No, NBD isn’t the name of a new boyband. It’s a popular internet acronym that you should add to your vocabulary. Keep reading to find out what it means and how you can use it effectively in your communications.
No Big Deal
NBD stands for “no big deal.” When used to respond to another message, it’s a phrase used to downplay the importance or burden of favors or gifts. For example, if someone thanks you for helping them fix their car, you might text back, “It’s nbd,” in response. You can also use it to seem more humble about a remarkable accomplishment. For example, you might say, “I just got an A+ on my calculus homework, nbd.” This practice is known as “humblebragging.” This acronym is often written in the lowercase “nbd” instead of the uppercase.
NBD shares many similarities with the acronym NP, which stands for “no problem.” Both are common responses to someone thanking you, and both can replace phrases such as “You’re welcome.” It also has some similarities with DW, which stands for “don’t worry.” All three are commonly spoken phrases in response to someone’s gratitude. However, unlike NP and DW, NBD is often used sarcastically and frequently takes on a completely different meaning.
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The History of NBD
NBD started to become prominent in the early 2000s through message boards and online chat apps like AOL Instant Messenger. The first definition for NBD on the internet slang repository Urban Dictionary is from 2005 and states that it stands for “no big deal.”
While “NBD” started as a way to genuinely respond to someone thanking you, it morphed into something entirely different in the 2010s. As social media websites like Twitter, Instagram, and Facebook started to emerge, the practice of “humblebragging” became much more common, especially among teenagers. This led to a spike in the use of “NBD.” The sarcastic definition of the acronym used in personal conversations also rose in popularity, with “NBD” being a common term in chatting apps like WhatsApp and iMessage.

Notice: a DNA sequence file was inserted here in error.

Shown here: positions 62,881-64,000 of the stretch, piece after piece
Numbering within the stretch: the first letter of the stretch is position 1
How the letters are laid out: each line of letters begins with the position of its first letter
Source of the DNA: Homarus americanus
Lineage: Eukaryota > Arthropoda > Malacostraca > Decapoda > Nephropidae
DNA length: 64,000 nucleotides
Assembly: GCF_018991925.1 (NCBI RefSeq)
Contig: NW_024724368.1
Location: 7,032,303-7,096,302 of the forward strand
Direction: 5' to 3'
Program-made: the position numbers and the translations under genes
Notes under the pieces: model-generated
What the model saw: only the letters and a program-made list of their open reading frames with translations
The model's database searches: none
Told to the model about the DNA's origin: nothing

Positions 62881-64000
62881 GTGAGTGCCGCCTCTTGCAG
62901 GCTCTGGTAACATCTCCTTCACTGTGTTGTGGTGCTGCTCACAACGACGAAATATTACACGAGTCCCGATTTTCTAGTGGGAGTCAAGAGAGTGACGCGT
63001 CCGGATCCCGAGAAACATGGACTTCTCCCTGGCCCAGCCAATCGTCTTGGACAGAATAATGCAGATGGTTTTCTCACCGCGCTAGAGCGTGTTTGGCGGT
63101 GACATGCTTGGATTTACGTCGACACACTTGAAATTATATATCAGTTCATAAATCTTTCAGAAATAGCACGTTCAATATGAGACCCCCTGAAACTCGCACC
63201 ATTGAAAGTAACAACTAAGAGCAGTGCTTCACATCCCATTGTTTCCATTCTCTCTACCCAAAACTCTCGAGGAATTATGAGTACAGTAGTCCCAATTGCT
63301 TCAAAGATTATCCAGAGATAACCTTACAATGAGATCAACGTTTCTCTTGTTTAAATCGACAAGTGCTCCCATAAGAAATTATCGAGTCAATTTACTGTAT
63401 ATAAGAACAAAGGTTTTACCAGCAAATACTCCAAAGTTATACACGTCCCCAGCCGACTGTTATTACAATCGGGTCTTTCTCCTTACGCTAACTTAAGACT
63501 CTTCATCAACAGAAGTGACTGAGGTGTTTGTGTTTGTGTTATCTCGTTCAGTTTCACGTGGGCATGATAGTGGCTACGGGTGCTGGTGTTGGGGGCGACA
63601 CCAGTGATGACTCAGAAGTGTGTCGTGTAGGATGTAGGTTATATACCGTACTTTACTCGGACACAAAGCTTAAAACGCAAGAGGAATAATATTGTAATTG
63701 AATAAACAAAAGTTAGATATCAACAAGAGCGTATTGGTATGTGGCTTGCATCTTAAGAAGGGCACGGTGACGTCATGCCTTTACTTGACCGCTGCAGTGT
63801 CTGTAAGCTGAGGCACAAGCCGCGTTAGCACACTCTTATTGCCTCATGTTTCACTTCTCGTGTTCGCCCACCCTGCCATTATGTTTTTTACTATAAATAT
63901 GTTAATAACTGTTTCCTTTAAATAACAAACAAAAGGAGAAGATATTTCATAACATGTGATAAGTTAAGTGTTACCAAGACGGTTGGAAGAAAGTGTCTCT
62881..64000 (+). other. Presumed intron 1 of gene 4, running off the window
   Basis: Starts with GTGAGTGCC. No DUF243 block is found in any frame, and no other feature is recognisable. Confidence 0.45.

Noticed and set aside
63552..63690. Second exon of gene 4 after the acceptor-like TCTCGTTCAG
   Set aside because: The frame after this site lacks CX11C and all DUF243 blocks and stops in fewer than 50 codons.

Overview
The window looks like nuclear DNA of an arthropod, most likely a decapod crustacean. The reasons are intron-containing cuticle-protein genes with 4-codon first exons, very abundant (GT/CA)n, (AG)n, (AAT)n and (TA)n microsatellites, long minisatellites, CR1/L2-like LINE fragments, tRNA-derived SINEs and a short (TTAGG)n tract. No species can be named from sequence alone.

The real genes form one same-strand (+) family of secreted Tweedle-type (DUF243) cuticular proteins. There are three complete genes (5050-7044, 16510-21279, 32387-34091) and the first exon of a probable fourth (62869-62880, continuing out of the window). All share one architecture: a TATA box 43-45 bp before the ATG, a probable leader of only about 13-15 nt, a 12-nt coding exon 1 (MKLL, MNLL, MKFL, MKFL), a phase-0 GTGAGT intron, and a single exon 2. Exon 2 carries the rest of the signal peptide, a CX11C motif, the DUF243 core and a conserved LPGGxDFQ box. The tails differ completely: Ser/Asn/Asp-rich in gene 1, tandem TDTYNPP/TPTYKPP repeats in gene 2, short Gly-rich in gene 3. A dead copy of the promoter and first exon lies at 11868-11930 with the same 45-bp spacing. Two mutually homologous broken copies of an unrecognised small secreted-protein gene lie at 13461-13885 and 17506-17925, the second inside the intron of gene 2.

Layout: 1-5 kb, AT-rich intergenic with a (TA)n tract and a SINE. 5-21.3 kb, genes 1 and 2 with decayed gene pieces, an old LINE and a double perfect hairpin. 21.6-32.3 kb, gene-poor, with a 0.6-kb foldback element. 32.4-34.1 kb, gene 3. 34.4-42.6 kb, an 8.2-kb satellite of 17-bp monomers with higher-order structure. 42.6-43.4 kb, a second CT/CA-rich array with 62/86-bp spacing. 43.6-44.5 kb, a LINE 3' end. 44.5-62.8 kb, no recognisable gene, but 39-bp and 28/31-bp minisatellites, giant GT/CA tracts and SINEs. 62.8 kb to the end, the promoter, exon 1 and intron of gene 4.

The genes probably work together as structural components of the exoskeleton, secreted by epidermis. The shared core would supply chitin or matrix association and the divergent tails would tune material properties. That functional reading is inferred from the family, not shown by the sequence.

Originally, NBD was synonymous with “no problem” and acted as a genuine response to someone thanking them. People often used it to downplay the importance or difficulty of a favor you did for someone else. For example, if someone’s thanking you for giving them a ride to the airport, you might say “NBD.”
More often than not, people said “NBD” even if it was a “big deal.” Even if it requires significant time and effort on your part, you might say NBD to assuage the other person’s concerns or so they don’t feel indebted to you.
Sarcasm and Humblebrags
On the opposite side of the coin, using NBD might be a way to brag about something. People will often add NBD when they want to “humblebrag” about something. For example, someone might post, “I just got a shiny new ride, nbd,” accompanied by pictures of their new car. However, most people on the internet can easily see through this attempt to seem humble.
You can also use NBD sarcastically in two different ways. The first is when you’re explicitly trying to get someone to praise or thank you. If you just did a favor for someone, you might tell them about how difficult the favor was, accompanied by NBD. For example, you’d text, “I only had to get up at 6 am to drive you to the airport, but nbd.” This is a way of nudging someone to show gratitude towards you.
The other way to use NBD sarcastically is by “humblebragging” something jokingly. For example, on social media, you might post the same message: “I just got a shiny new ride, nbd.” However, instead of pictures of your car, you might post photos of a children’s tricycle you bought for your nephew. This essentially parodies the above post to a comedic effect.
How to Use NBD
To use NBD sincerely, use it as a response when someone thanks you or shows appreciation for your actions. If you want to use it sarcastically, you can add it at the end of a sentence that shows how much of a “big deal” your actions were or use it in a self-deprecating joke. Here are a few examples of NBD in action:
- “It’s nbd, really.”
- “Just got a promotion at work, but nbd.”
- “It only took me 3 hours to drive here, nbd.”
- “NBD, dude, I’m happy to help.”
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